Safety summit “positive step” in listening to the community

Safety summit “positive step” in listening to the community
Brendan Rees

A much-anticipated safety summit has been held bringing together the City of Melbourne, Victoria Police, residents’ groups, and stakeholders to address various issues facing the city.

More than 50 people attended the August 19 summit at Town Hal – with safety infrastructure, safety at night, community policing, and the Connect Respect program among the issues discussed.

The Connect Respect program, which is delivered by the Council to Homeless Persons and the City of Melbourne, helps businesses build their understanding of and support their response to homelessness in the city.  

“Community safety is a priority for us at the City of Melbourne,” Lord Mayor Sally Capp said, adding the summit aimed to “facilitate safer neighbourhoods for everyone and agree on actions to be taken”.


“We heard from Victoria Police and our own city safety team, as well as broader questions and feedback from our presidents of residents’ community groups,” she said.


“We’re looking forward to continuing these discussions and working together towards agreed outcomes.”

The Lord Mayor said the council would investigate increasing lighting outside commercial buildings, as well as making it easier for building owners to install external CCTV cameras.

The council would also find ways of better communicating safety programs it had in place, she said.

The Parkville Association’s president Rob Moore said the summit was a “positive step” in listening to the community.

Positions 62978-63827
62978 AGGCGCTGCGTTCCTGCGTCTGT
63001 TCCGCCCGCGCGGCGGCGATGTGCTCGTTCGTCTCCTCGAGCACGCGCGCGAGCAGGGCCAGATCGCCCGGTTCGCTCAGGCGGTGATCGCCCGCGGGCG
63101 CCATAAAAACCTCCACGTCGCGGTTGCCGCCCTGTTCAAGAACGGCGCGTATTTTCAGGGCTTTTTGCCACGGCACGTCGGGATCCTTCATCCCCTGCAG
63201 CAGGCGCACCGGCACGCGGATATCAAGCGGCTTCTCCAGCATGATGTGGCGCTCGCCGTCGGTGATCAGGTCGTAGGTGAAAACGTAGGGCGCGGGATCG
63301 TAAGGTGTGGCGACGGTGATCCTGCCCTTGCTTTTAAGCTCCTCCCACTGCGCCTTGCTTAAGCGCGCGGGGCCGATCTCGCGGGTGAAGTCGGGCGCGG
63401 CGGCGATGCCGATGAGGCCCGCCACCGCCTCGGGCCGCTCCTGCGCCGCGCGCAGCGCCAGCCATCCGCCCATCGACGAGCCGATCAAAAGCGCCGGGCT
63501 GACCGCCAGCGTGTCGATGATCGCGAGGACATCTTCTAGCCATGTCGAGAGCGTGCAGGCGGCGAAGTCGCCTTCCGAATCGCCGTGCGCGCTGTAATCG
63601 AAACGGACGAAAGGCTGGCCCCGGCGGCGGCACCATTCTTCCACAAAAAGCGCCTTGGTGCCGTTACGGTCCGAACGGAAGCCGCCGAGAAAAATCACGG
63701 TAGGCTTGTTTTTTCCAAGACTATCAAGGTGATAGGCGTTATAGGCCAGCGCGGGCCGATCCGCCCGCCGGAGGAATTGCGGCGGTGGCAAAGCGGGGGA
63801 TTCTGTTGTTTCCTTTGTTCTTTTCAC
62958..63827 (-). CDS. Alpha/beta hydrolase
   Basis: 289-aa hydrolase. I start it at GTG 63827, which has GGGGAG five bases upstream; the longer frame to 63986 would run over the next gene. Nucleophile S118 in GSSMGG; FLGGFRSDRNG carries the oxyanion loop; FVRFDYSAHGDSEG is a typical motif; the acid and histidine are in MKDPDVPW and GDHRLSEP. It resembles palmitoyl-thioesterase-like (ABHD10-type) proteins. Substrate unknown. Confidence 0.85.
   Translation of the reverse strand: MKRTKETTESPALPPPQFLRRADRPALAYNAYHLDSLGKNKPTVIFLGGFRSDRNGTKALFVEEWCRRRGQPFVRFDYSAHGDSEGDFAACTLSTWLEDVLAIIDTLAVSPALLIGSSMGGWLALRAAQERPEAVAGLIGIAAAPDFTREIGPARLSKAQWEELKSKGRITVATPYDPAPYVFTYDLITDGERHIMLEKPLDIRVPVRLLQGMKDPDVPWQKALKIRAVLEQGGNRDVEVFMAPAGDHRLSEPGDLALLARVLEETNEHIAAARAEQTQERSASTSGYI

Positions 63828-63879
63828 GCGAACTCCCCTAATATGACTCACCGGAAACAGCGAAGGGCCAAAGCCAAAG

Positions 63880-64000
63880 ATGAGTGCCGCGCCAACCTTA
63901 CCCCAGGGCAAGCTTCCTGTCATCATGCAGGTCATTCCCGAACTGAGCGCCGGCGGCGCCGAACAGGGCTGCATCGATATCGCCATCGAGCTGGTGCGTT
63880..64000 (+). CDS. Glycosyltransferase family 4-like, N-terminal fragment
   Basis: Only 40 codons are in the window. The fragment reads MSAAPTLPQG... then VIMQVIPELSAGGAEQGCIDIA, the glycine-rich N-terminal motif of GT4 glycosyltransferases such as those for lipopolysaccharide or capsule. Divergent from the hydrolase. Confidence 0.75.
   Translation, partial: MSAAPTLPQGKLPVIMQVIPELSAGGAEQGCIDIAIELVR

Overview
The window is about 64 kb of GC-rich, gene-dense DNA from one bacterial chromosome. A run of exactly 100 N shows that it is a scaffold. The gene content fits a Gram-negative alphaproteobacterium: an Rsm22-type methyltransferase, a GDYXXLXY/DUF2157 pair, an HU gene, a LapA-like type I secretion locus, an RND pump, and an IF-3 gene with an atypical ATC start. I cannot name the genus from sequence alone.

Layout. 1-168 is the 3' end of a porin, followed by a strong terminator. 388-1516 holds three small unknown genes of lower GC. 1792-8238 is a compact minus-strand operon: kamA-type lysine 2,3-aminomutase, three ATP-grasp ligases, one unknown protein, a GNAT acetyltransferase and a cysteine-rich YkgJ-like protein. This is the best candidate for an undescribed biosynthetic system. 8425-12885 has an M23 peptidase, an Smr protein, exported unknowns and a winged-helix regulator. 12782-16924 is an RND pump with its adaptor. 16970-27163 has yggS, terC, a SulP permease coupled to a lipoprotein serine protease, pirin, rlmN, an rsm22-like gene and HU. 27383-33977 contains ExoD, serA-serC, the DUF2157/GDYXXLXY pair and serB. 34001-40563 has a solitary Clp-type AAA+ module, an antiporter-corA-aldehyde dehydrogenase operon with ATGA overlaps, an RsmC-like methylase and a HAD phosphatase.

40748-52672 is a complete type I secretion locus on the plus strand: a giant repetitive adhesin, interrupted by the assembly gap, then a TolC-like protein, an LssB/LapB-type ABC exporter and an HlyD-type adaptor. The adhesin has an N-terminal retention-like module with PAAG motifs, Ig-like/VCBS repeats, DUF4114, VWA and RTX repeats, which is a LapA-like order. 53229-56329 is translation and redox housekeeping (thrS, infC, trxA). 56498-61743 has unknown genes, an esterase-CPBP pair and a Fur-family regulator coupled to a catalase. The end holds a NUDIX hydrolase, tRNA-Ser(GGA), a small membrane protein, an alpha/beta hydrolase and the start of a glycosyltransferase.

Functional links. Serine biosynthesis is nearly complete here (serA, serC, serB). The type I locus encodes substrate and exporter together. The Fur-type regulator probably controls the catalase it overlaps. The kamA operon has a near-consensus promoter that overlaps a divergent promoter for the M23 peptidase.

“It’s amazing how many different challenges there are depending on where you live in Melbourne,” he said.

He said encouraging people to lock up their bicycles and reminding people not to leave valuables in cars were measures the association was taking to reduce the amount of theft incidents.

Mr Moore also noted the step up in police patrols in Carlton had been a “great result” after Victoria Police launched Operation Velocita in July, which is aimed at ensuring the community is safe through a highly visible presence.

The East Melbourne Group (EMG) also attended, saying it was an “excellent initiative” by the City of Melbourne.

“They should be congratulated for bringing together the concerned parties,” the EMG’s planning convenor Greg Bisinella said.

 “EMG raised the issue safety in our parks, given the large number of parks in and surrounding East Melbourne.”

Mr Bisinella said the council pointed to improved lighting at Fitzroy Gardens and promised to investigate other initiatives to make their suburb a safe place to live.

“Increased cameras are supported by the EMG and indeed all parties involved at the summit.” •


Photo by Murray Enders.

Man charged following Carlton death

Man charged following Carlton death

February 28th, 2024 - Brendan Rees
Like us on Facebook